Referring to FIGS. 2 and 3, the facing sheets 21 comprises a substantially solid monolithic sheet, preferably of fire resistant material. The exact composition of the sheet used as the facing sheets 21 of the present invention is not critical. In fact such sheet may be a thin wood veneer of minimum fire duration fire doors that would be allowed to burn off during a fire since the resistant core and frame would still remain. More preferably the facing sheet is of a fire resistant material. For example, a suitable composite fire door of the invention may use a metallic sheet for facing sheets 21. In other embodiments the facing sheet 21 may comprise various inorganic cementitious sheets; and in one preferred embodiment facing sheets 21 may comprise a thin sheet of a high strength gypsum matrix reinforced by suitable glass or refractory ceramic fibers. Thus in one preferred alternative embodiment the facing sheets may be composed of about 1/8 inch thick glass reinforced gypsum sheets manufactured by combining about 6% by volume of one inch long chopped glass fibers with a low water demand gypsum slurry cast to form an appropriately sized sheet. In an alternative highly preferred embodiment the facing sheets 21 will be composed of thin sheet metal skins.
Heretofore it has not been thought possible to utilize cast gypsum bars in the framing of door members because such materials would not provide sufficient bending strength. By bending strength is meant beam strength or those racking stresses normally applied to bars, panels or sheets when repeatedly subjected to a twisting or bending motion. Wooden stiles and rails, the standard of the industry, will have an allowable unit stress in bending on the order of about 1800 p.s.i. and are quite elastic while in contrast thereto straight gypsum bars will provide an ultimate bending stress on the order of about 1000 p.s.i. or less and are very brittle. Even reinforcing such bars with large quantities of woven or non-woven glass fiber matting provides only about 3000 p.s.i. ultimate bending stress. It has now been surprisingly found that providing alternating layering of continuous glass strand reinforcement and woven or non-woven glass mat reinforcement provides very high tensile strength and surprisingly strong bending stress on the order of 5000 and 6000 p.s.i. The improvement in the fire door frame provided by the present invention, more particularly illustrated in FIG. 3 of the drawings is that the rails 11 and stiles 12 are composed of a gypsum matrix surrounding alternating layers of (a) a plurality of continuous ceramic fiber rovings running parallel to the length of the stiles and rails with alternating layers of (b) a woven or non-woven mat 32 of ceramic fibers. The ceramic fibers of the rovings 31 and mat 32 may be of any suitable temperature resisting inorganic fiber materials and thus may be of ordinary glass fiber composition or more refractory fiber composition. The particular composition of the glass fiber material is not critical to the present invention; but what is important is the alternating layering of rovings and mat. This particular combination provides the superior composite possessing substantial resistance to shear forces in the plane of the stiles and rails and while possessing substantial resistance to bending and twisting forces in the plane of the stiles and rails, as might be experienced in a door construction subjected to ordinary day-to-day usage of repeated openings and closings, slamming and jarring etc. The gypsum matrix surrounding the rovings 31 and mat 32 may in generally be provided of any gypsum or plaster slurry. However in preferred embodiments it is desired to utilize a "low consistency" or lower water demand plaster material in providing the gypsum matrix since such will ordinarily provide a water demand or consistency in the range of about 30-50. Further, as additional embodiments the gypsum matrix may be supplemented in amounts of from about 5 to about 80% or more by weight of Portland cements. However, to provide compatibility, when Portland cements are included in the gypsum matrix formulation one should use a alkali resistant glass material for the rovings 31 and mat 32.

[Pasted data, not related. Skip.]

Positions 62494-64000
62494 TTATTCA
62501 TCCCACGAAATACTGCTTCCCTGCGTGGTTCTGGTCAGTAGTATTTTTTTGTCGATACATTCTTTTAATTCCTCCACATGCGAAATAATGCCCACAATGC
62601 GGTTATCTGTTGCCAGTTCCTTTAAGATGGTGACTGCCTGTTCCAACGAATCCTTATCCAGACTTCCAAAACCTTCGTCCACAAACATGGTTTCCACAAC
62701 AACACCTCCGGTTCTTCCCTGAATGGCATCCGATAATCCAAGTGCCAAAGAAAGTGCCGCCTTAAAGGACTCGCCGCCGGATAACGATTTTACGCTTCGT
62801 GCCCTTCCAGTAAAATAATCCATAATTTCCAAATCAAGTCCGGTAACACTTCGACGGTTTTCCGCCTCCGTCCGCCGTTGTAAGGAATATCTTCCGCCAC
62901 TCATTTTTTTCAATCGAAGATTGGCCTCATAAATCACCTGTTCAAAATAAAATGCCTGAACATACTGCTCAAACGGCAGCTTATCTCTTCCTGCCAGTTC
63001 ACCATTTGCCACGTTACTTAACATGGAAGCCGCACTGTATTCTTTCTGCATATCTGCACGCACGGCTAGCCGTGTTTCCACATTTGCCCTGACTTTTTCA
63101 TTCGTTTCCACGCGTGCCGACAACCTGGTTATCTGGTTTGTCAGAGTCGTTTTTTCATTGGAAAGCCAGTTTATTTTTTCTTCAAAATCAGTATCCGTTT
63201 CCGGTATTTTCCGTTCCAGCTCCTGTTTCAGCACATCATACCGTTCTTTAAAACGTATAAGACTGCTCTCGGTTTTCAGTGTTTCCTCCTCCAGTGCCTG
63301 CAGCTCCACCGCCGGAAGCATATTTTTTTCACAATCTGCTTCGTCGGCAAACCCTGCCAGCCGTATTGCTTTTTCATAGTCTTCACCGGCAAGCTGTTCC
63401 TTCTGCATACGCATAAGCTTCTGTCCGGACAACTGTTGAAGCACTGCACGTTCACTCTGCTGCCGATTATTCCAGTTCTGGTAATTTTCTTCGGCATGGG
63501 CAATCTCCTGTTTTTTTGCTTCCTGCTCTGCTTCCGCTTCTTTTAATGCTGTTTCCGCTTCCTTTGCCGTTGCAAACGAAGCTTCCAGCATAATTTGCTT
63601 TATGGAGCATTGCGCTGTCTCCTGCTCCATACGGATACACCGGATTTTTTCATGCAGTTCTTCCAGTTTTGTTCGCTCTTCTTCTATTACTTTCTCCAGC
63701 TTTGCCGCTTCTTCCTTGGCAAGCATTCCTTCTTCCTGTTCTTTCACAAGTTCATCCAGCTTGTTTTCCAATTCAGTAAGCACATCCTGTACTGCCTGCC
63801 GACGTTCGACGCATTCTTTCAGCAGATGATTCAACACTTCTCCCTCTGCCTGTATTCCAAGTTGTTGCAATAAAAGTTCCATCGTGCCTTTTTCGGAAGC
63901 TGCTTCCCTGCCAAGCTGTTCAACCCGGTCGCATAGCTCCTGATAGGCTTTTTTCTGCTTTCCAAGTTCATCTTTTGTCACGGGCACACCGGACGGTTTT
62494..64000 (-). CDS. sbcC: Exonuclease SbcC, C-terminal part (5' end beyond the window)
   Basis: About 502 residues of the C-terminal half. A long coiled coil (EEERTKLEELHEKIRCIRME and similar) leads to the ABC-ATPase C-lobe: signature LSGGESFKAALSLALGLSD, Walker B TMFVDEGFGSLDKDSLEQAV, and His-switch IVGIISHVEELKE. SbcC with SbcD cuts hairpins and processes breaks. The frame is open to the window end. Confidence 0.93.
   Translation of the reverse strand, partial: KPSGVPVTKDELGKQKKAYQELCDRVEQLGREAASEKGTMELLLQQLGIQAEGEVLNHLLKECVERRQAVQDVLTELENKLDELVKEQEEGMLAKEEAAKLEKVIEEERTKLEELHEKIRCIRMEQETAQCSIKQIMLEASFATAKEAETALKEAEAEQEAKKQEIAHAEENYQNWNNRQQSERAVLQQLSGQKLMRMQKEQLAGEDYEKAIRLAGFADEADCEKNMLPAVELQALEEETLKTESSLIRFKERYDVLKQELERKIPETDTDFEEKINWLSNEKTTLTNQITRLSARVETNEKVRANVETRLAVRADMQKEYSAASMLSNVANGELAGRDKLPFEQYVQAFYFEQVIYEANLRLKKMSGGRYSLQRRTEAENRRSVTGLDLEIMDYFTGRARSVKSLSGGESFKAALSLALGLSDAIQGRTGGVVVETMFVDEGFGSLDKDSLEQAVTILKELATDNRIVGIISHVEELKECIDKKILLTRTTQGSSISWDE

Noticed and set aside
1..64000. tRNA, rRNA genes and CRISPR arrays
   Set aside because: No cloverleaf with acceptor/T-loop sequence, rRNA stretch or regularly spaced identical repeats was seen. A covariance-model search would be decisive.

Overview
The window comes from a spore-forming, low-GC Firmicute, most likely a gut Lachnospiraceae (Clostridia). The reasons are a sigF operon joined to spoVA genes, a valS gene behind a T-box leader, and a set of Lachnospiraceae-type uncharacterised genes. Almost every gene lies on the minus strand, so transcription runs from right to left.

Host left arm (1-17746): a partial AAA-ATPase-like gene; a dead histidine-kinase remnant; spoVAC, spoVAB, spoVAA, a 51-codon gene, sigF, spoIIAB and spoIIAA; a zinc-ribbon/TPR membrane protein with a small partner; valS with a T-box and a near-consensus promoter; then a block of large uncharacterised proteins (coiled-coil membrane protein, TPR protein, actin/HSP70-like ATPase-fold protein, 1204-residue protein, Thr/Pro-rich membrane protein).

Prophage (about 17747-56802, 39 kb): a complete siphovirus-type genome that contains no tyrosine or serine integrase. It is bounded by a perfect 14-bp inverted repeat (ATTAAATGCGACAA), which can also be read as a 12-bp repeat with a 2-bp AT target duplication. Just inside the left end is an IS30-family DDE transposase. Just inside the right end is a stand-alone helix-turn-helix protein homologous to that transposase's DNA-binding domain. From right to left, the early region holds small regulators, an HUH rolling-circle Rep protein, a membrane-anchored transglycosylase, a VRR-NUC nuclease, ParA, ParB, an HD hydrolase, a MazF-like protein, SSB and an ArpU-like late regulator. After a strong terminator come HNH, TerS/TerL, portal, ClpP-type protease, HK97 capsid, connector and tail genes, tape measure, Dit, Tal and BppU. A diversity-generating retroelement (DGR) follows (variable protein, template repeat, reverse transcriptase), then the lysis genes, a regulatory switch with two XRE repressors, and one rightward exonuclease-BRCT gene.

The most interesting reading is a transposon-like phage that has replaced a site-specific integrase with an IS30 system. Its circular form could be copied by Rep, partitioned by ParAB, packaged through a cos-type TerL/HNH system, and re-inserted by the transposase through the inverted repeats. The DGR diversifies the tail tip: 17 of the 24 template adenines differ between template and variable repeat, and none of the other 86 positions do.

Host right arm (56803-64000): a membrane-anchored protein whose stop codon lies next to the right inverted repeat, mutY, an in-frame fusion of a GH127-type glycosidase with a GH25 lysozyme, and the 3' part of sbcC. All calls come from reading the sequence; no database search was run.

This invention is illustrated by the following example.